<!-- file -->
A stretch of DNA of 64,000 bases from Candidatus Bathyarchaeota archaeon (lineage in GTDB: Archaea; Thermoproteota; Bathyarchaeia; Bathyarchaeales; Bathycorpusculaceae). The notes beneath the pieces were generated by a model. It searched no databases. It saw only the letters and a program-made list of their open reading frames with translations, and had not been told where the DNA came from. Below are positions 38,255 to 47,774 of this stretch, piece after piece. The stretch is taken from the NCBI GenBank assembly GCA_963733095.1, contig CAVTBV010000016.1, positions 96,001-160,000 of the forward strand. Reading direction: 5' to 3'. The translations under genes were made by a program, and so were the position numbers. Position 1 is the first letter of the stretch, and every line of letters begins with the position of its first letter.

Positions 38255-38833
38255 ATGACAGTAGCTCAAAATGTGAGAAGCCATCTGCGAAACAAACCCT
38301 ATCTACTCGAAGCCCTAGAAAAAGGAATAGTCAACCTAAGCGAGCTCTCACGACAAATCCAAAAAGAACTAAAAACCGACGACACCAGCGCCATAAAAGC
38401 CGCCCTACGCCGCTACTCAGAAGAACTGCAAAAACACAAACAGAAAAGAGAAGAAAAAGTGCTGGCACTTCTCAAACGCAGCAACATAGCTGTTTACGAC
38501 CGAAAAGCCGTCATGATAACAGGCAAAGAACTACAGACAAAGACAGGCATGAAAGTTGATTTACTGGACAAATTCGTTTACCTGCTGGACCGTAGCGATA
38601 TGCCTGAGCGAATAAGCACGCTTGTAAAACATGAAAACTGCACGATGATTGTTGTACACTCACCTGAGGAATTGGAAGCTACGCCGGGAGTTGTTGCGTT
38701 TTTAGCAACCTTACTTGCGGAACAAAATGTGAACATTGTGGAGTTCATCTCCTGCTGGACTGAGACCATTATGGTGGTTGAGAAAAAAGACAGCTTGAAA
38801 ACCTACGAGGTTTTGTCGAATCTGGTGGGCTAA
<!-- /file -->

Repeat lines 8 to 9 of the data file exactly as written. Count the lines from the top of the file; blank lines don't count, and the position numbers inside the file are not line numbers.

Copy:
38701 TTTAGCAACCTTACTTGCGGAACAAAATGTGAACATTGTGGAGTTCATCTCCTGCTGGACTGAGACCATTATGGTGGTTGAGAAAAAAGACAGCTTGAAA
38801 ACCTACGAGGTTTTGTCGAATCTGGTGGGCTAA